|João António Correia
Painter and teacher
João António Correia was born in Porto on 26 December 1822. He was the son of António José Correia, a textile businessman, and Tomásia Rosa Graça, who lived in the old Largo do Corpo da Guarda.
In the academic years of 1836-37 and 1837-1838, he studied Drawing at the Royal Academy of Maritime and Trade Affairs of the City of Porto (an institution converted inn 1837 into the Polytechnic Academy of Porto) as a volunteer student. In 1838-39, he enrolled in the 1st year of Mathematics, and passed the final exam. He continued the Drawings course as a regular student. For the exams, he drew a replica of the "Vénus ligando as asas de Amor". He was approved unanimously and received an award.
In the academic year 1839-1840, he applied as a volunteer student to attend the Historical Painting classes at the The Porto Academy of Fine Arts. He spent 7 years at this school studying Pictorial Anatomy and Linear and Optical Perspective, as well as Historical painting. He won the 1st prize with a painting entitled "A morte do conde Andeiro", [The death of Count Andeiro], at the 1st triennial exhibition of 1842. On 29 July 1843, while attending the 4th year of the course, he competed for the position of substitute teacher of Drawing at the Polytechnic Academy. However, his application was cancelled as he did not have the minimum age required by law. The position was occupied by Thaddeo Maria d’Almeida Furtado. He extended the attendance in the 5th year of the painting course as a volunteer student, in order to improve his training.
Between 1848 and 1854, he lived in Paris with funds provided by a group of Porto personalities, among which the priest and patron Manuel de Cerqueira Vilaça Bacelar.
Together with the painter Théodore Chassériau (1819-1856), a disciple of Jean-Auguste Dominique Ingres (1780-1867) he prepared the application to the Paris School of Fine Arts. We do not know, however, if he was accepted, but it is likely that he sought training in private workshops. We know for a fact that the attended the Imperial Academy of Fine Arts of Paris, and contacted with various artistic trends, such as classicism, naturalism and romanticism, which influenced his painting.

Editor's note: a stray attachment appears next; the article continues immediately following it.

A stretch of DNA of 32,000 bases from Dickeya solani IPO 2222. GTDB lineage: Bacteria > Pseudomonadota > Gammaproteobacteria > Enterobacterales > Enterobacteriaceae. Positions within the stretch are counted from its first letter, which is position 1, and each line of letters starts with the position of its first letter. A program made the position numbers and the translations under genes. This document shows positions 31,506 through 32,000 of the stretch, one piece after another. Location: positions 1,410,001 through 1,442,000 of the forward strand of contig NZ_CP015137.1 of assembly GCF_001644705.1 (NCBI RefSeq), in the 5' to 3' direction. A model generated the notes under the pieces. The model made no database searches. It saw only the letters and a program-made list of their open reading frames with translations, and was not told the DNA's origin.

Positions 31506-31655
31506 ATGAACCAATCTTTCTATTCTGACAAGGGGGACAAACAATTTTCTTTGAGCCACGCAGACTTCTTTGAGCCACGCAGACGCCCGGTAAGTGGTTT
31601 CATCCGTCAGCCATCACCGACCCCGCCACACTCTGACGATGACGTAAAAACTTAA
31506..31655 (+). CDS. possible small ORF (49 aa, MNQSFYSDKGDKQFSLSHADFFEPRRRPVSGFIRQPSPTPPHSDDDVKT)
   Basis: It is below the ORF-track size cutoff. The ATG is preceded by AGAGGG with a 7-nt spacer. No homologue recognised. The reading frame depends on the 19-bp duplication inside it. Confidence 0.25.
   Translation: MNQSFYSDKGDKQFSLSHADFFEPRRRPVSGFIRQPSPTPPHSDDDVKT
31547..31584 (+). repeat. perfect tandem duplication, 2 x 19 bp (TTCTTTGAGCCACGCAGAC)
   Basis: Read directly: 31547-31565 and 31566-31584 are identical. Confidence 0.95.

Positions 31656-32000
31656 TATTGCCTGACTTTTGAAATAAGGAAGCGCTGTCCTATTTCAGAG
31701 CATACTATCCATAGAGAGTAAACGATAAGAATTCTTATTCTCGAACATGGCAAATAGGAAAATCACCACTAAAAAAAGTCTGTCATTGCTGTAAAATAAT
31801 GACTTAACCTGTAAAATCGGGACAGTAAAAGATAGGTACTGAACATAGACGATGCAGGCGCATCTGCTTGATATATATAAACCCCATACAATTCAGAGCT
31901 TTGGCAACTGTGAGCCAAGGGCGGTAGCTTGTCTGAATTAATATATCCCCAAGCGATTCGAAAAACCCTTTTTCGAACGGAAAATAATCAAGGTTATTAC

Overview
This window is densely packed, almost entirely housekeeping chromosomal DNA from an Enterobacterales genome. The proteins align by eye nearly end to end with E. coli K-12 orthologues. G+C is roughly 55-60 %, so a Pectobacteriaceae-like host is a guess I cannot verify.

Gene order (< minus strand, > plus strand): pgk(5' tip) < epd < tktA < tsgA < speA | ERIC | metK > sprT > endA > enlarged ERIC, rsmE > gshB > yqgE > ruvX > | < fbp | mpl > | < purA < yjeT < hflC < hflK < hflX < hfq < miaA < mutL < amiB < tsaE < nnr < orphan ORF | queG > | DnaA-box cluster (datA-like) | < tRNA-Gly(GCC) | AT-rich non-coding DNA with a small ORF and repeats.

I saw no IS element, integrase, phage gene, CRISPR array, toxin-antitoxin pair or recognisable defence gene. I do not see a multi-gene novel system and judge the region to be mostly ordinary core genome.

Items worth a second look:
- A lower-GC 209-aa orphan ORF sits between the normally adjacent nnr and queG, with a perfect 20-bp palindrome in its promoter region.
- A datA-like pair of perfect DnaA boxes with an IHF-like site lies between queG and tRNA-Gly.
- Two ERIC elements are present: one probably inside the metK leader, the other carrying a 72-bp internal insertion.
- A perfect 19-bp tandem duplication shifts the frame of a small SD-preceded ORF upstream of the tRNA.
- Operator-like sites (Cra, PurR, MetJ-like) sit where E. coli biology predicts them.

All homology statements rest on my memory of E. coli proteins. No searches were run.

In 1851, he was appointed substitute teacher of the Historical Painting class at the Porto Academy of Fine Arts, and later rose to the position of Professor. He was appointed on 25 November 1857 and took up office on 10 December of the same year.
In 1858, João Correia introduced the live model and the Nude Class in the Historical Drawing course programme. He supervised his students closely, among which Soares dos Reis, Marques de Oliveira, Silva Porto, Henrique Pousão e Artur Loureiro, and invested in the practical aspect of classes. He served as director of the Porto Academy of Fine Arts from 25 October 1882 until his death in 1896.
As a painter, between 1842 and 1887 he participated in almost all triennial exhibitions of APBA, and received the highest praise. His paintings were also exhibited in the shows organised by the Society for Promoting Fine Arts.
Most of the commissioned work was for portraits of the Porto bourgeoisie and royalty, although he also painted portraits of other painters, musicians and colleagues, using a style resembling that of Roquemont. For example, he painted the portrait of Manuel de Clamouse Browne (1823?-1870), the founding partner of the Porto Trade Association and of Constantino António do Vale Pereira Cabral (1806-1873), founder of Club Portuense.